|Counting on the environment — it’s everyone’s business|
|Written by Douglas Fenimore/National Trust|
|Friday, 02 March 2012 10:43|
Over the next several weeks, the National Trust will publish a series of articles providing insight into its ongoing efforts, commitment to protecting TCI heritage and several exciting new developments that the Trust will undertake.
The Turks and Caicos Islands truly are beautiful by nature. From quaint seaside settlements of North and Middle Caicos, centuries old towns of the salt islands to Providenciales, its multi-million-dollar strand along Grace Bay, each island presents a unique experience.
As a country, the TCI is rich in natural resources, but not necessarily the riches that generally come to mind where commodities are traded for quick, consistent gain. Our riches surround us in clean turquoise seas, soft sandy beaches, expansive natural areas and pristine wetlands. With well over 40 islands and cays, there still are places in the TCI where no hand has touched or foot has tread.
Although development in the TCI has rapidly increased over the years, in reality the surface has just been scratched. New hotels, condominiums, homes and villas will be built over time, and the balance between progress and nature will undoubtedly be tested.
Recently, the National Trust has submitted proposal for consideration to designate the TCI as a World Heritage Site, which will include the cays and Salt Islands of Grand Turk, Salt Cay and South Caicos. The proposed World Heritage Site will bring together pristine marine, terrestrial environments and diverse animal species, including marine mammals, corals, fishes, reptiles and birds, while preserving the unique elements of a centuries old industry, way of life.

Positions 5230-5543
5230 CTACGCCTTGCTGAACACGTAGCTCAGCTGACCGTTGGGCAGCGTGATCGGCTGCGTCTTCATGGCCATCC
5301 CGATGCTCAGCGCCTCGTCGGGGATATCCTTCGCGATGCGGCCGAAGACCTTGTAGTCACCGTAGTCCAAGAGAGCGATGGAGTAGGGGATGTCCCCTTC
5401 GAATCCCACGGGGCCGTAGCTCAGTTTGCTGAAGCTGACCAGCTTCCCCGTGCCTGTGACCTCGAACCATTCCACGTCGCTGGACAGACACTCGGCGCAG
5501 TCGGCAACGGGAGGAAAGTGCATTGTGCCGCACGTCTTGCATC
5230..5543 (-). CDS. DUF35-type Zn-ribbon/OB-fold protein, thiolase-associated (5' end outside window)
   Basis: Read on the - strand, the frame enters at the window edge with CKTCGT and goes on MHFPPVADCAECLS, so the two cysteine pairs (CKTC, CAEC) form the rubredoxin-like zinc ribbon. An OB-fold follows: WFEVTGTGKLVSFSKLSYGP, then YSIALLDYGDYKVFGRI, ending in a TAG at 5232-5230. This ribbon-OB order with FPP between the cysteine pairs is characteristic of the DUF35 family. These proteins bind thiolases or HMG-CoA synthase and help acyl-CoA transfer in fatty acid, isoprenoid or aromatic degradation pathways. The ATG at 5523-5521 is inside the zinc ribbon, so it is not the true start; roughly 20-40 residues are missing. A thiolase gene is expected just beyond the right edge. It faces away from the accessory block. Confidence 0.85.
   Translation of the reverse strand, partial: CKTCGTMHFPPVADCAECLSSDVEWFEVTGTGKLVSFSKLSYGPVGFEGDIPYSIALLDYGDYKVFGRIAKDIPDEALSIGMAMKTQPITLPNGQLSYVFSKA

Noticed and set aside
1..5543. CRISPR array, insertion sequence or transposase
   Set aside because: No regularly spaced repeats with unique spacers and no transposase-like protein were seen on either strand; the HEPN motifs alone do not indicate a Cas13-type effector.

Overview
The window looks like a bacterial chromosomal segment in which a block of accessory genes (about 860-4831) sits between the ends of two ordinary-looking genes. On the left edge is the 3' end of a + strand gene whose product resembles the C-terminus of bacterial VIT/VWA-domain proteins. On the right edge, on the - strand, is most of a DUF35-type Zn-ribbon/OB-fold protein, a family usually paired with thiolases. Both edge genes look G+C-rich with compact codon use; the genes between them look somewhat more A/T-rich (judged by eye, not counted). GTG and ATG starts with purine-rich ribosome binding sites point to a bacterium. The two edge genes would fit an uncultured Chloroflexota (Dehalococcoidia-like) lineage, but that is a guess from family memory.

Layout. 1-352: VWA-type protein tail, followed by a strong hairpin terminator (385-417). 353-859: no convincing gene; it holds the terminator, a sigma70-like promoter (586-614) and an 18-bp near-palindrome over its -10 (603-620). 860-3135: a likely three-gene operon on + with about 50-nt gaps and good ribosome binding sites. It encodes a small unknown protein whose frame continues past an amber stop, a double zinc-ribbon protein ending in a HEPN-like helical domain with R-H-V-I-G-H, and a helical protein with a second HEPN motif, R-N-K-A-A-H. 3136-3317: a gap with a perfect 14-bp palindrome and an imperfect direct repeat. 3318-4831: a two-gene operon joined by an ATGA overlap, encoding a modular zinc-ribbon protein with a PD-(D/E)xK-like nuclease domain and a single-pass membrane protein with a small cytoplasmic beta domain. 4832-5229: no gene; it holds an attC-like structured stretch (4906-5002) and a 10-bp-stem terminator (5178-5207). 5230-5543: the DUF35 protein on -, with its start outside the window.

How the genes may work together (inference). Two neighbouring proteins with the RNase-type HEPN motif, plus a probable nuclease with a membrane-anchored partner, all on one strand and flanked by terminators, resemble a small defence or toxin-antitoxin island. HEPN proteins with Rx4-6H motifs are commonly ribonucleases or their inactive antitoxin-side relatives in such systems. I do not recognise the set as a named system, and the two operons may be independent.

Along with the Ramsar site for wetlands of international importance on North, Middle and East Caicos and a robust national park system, the National Trust and its strategic partners seek to thread the TCI’S natural places into a tapestry and protect an ecosystem that is rich in diversity of natural, historical and cultural importance.
Understanding and preserving the natural, historical and cultural environment of the TCI is paramount to protecting the country’s lifeblood, tourism. As with most countries in the region, tourism is the primary factor in providing stability, good jobs and government revenue. Realizing that individual actions, both positive and negative, will directly impact the long-term sustainability of our natural resources, the country’s issues becomes everyone’s business.
The National Trust was established to serve all of the of the TCI. Locals, residents and visitors alike are encouraged to participate in the numerous programmes and initiatives undertaken by the trust by visiting www.tcinationaltrust.org or calling 649-941-5710. Together, we can help to protect and preserve our natural resources, for the enjoyment of all, for future generations.
Photo: Reddish egret/(Kathleen Wood)
|Last Updated on Friday, 02 March 2012 10:50|
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TCI Protected Areas Series
The fp is publishing a series of articles on the Turks and Caicos Islands Protected Area System to increase public awareness and respect for the beauty and value of this "beautiful by nature" country.
The authors, marine ecologist Marsha Pardee and terrestrial ecologist Kathleen Wood, are long-time TCI residents and respected scientists in their fields.
Below are links to their articles, plus related news articles, documents and laws.
- 29/7/10: Chalk Sound National Park: Beauty and ecology
- 22/7/10: Protected Areas designations and differences
- 15/7/10: Long-term prosperity vs. short-term gain
- 8/7/10: Protected Areas save environment, generate revenue
- 5/8/10: Frenchman’s Creek: Prime real estate of TCI wetlands
Related news articles
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Links to environmental documents and laws